College Football Preview: UNC vs. Virginia

Published 12:00 am Friday, September 16, 2011

Associated Press
CHAPEL HILL ó Jonathan Cooper couldn’t hide his disbelief when told North Carolina hasn’t won an Atlantic Coast Conference opener in more than a decade.
“I don’t know, wow,” the offensive lineman said. “Ten? You said 10 consecutive?”
While the program has seemingly climbed out of its perennial struggles under John Bunting, the Tar Heels still carry a bad run of performances in league openers heading into Saturday’s game against Virginia. They haven’t won their ACC opener since winning at Wake Forest in 2000.
“The players, I can tell you for sure, aren’t thinking about that,” UNC safety Matt Merletti said. “I didn’t even know that stat. It really does not play a factor in how we approach a game at all.”
Maybe not, but the skid has outlasted the tenures of two head coaches (Bunting, Butch Davis) and has kept the Tar Heels constantly fighting uphill in the league standings. The Tar Heels (2-0) have lost the 10 straight league openers by an average margin of 15 points, though that number is inflated by a few lopsided losses under Bunting.
Three of the four under Davis came by six or fewer points, including last year’s 30-24 loss to Georgia Tech in which the Tar Heels had a dozen players sitting out due to the NCAA investigation into improper benefits and academic misconduct.
Yet Merletti pointed out the Tar Heels ended an uglier streak against the Cavaliers (2-0) just a year ago, when they won 44-10 to end a 14-game road losing skid in the series. Beating the Cavaliers again would give the Tar Heels their first back-to-back wins in against the longtime rival in 29 years.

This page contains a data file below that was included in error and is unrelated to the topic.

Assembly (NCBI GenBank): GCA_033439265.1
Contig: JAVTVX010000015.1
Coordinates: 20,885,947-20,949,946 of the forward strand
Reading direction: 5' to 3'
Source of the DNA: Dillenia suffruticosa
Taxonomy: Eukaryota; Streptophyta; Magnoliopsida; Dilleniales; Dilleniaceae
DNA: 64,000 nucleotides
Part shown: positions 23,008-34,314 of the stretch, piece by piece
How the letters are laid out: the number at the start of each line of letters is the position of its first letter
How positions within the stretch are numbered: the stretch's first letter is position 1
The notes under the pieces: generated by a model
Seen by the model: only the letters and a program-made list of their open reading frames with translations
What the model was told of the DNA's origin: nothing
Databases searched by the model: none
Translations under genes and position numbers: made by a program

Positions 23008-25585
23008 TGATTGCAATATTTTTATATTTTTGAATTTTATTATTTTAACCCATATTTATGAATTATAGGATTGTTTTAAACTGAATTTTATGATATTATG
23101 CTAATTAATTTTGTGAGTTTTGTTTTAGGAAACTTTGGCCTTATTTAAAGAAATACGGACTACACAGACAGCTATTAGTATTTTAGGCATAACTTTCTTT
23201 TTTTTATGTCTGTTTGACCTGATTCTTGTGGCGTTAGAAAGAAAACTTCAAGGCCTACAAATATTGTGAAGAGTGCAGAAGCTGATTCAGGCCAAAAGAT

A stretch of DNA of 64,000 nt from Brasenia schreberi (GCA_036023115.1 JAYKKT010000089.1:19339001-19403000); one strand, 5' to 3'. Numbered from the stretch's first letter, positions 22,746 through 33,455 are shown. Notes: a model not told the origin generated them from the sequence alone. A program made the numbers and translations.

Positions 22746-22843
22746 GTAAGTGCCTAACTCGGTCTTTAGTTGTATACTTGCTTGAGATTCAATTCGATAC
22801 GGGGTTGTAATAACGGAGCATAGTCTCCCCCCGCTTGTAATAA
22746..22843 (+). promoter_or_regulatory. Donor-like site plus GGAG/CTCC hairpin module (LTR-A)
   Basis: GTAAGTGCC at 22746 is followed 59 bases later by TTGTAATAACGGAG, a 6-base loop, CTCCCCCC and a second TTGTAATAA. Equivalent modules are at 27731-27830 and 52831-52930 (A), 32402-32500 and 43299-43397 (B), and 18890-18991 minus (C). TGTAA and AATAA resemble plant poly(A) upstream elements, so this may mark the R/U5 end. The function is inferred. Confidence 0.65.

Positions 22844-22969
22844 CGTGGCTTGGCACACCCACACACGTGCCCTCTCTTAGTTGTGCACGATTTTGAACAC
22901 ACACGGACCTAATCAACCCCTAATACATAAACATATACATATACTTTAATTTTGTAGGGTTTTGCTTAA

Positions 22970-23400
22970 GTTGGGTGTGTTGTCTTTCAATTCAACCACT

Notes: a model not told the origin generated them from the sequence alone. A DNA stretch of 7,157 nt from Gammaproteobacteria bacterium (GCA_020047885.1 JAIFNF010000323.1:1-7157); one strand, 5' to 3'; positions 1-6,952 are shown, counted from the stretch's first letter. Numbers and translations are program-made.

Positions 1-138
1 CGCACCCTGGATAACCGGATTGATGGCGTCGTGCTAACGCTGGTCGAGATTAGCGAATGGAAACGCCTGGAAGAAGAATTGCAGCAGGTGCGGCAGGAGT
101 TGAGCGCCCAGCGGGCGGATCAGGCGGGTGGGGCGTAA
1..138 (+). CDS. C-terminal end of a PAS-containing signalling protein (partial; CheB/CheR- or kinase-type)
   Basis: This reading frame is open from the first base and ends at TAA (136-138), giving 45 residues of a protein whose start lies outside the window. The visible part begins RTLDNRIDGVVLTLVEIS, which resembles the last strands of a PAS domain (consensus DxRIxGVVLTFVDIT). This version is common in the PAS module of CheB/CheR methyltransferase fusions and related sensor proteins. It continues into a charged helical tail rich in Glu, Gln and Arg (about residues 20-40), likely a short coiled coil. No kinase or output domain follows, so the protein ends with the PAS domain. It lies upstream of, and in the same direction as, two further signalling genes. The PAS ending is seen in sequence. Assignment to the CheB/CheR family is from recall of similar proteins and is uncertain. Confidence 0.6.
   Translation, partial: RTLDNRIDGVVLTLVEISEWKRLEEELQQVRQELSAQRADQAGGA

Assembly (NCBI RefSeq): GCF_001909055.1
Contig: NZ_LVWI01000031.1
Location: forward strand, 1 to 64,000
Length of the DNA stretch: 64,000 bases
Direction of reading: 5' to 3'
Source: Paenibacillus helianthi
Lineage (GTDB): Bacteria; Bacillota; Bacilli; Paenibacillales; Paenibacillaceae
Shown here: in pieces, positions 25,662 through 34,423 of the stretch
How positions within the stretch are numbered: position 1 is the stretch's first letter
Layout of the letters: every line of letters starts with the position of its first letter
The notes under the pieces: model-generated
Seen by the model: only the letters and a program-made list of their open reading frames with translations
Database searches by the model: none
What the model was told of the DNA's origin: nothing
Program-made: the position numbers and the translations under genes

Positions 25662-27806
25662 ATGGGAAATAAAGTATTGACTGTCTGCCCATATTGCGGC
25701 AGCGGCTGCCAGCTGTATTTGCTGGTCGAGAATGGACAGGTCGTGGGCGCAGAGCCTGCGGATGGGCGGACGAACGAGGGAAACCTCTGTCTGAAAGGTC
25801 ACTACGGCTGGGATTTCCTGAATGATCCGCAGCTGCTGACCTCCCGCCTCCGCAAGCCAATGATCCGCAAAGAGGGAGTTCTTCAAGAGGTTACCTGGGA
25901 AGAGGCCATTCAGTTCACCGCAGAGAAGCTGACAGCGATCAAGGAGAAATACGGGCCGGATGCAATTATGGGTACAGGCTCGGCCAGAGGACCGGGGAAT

North Carolina brings one of the nation’s top defenses into this matchup, ranking third nationally in stopping the run (30 yards per game) and seventh in sacks (nine). But the Tar Heels have yet to force a turnover after racking up 58 interceptions over the past three seasons when interim coach Everett Withers served as Davis’ defensive coordinator.
While Virginia coach Mike London joked that he hopes the Tar Heels’ takeaway drought continues another week, North Carolina’s defense is focused on reversing that trend immediately. That’s particularly important considering the Tar Heels edged Rutgers last weekend despite committing five turnovers, including three on interceptions thrown by sophomore Bryn Renner.
“We’ve had chances at turnovers,” defensive end Kareem Martin said. “We dropped a couple of picks early (against Rutgers). Turnovers are hard to come by. We just have to take advantage when we have the chance to get them.”
Withers said Thursday that the Tar Heels don’t have any eligibility concerns for the game despite the NCAA returning to campus this week. The school has described the visit as “follow-up work,” but Withers said he expects to have “our full allotment of players” and that everyone has practiced as usual.
The Cavaliers have won the past two meetings in Chapel Hill, including 16-3 two years ago. They ended their own frustrating skid ó a seven-game road losing streak ó with last weekend’s 34-31 win at Indiana. The Cavaliers won on a field goal as time expired, capping a comeback in which they scored 11 points in the final 96 seconds.
Behind a rushing attack averaging better than 200 yards, Virginia can earn its first 3-0 start in six years.
“They came into our place and beat us last year and it’s been a rivalry for a long time,” Virginia defensive end Jake Snyder said. “We’re very passionate about it, everyone’s excited about it and we can’t wait to play them.”
The game also carries the cultural significance as the second ACC game between two black head coaches. The first occurred last year between London’s Cavaliers and former Miami coach Randy Shannon.
“Really, it just shows a little progress within the ACC, which I think is good,” Withers said. “When you’re playing whoever you’re playing, it’s about us. It’s not really about the other team, so I haven’t really thought a whole lot about it. The progress is good for the conference and for college football.”

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